“PRIMITIVE” PEOPLES have it right: A photograph of a person can indeed steal his or her soul. We “sophisticates” are only now learning this big-time in the age of the selfie.
That may not be the message behind Gustavo Ott’s La Foto: A Selfie Affair, playing through February 25 at
Washington’s GALA Hispanic Theatre, but it was certainly my takeaway. Once that image is out there, well, it’s out there, never to be corralled again. And once the pieces of the universe realign themselves to make way for that image it’s nigh on impossible to go back to the way things used to be.
As a devotee of Law & Order reruns, I’m pretty inured to selfie damage—college girls baring their breasts at a drunken frat party and suffering the consequences (try explaining that at your first job interview); an accidental snap of two people who shouldn’t be together. But that’s not exactly what’s on the mind of Venezuelan playwright Ott, who in 2016 gave us Señorita y Madame, the epic battle between 20th-century beauty titans Elizabeth Arden and Helena Rubinstein.
In a way, Ott’s conceit is quite a bit more disturbing, because this time it’s Mom who is guilty of taking the very naughty selfie and sending it to a long-lost (married) boyfriend, to show him what he’s missing. Of course the image goes viral, sent to friends by the man’s son, who thinks it’s sexy and cool. And of course Mom’s daughter is humiliated when schoolmates figure out who the woman in the selfie is.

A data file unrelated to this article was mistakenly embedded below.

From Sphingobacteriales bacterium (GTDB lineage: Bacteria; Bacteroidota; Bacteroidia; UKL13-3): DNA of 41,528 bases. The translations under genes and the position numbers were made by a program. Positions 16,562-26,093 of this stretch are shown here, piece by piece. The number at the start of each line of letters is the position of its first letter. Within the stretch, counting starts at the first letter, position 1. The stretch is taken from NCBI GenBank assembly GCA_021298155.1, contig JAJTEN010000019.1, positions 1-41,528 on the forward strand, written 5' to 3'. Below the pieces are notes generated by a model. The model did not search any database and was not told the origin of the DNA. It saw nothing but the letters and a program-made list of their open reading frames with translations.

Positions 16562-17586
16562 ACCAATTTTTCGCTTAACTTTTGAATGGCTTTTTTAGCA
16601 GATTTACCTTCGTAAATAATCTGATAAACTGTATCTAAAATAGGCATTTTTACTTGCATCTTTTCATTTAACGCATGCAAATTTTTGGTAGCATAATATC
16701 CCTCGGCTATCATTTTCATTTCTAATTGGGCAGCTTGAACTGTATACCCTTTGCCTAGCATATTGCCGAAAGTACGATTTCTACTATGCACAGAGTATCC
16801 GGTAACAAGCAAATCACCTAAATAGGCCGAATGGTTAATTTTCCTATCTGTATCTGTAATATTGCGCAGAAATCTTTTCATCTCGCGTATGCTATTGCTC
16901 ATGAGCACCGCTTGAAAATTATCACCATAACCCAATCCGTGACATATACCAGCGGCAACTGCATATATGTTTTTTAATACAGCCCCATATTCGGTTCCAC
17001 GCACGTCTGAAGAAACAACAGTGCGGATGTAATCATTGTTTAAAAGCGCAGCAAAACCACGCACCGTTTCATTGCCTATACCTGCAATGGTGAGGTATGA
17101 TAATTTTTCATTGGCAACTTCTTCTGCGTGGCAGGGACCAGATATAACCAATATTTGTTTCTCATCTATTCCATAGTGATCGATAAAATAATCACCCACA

As the play’s slogan has it: It’s not the world in your hands . . . it’s you in the hands of the world.
Friendships unravel, a marriage disintegrates, a child is mortified. But Mom insists loudly that the photo was about her, and only her, and she had the right to take it and to send it out. The more the world around her collapses, the more she digs in her heels.
Bad Mommy! And yet. . . . she’s played with such pained ferocity by Luz Nicolás that it’s hard not to feel her anguish at having to pack it in. No more romance, no more cozy conversations in bed. Nothing more than standing in line at the supermarket, declaring herself old, and then . . . death.
Yes, rage, rage against the dying of the light and all that—but maybe don’t do it with a smartphone in your hand. Yes, listen to your daughter when she teaches you how certain apps can, um, enhance your physique. But also listen to her when she, young but wise in the ways of social media, begs you not to do what you’re aching to do.
In the end, I have a feeling that it’s ourselves we’re trying to reassure, that, yes, I was there, I was part of the world. Photos have always done that, but the smartphone has given us the camera equivalent of a semi-automatic—and we’ve trained it on ourselves.
“La Foto: A Selfie Affair,” GALA Hispanic Theatre, 3333 14th Street NW, Washington, DC; galatheatre.org; 202-234-7174. Performed in Spanish with English surtitles. Playing through February 25.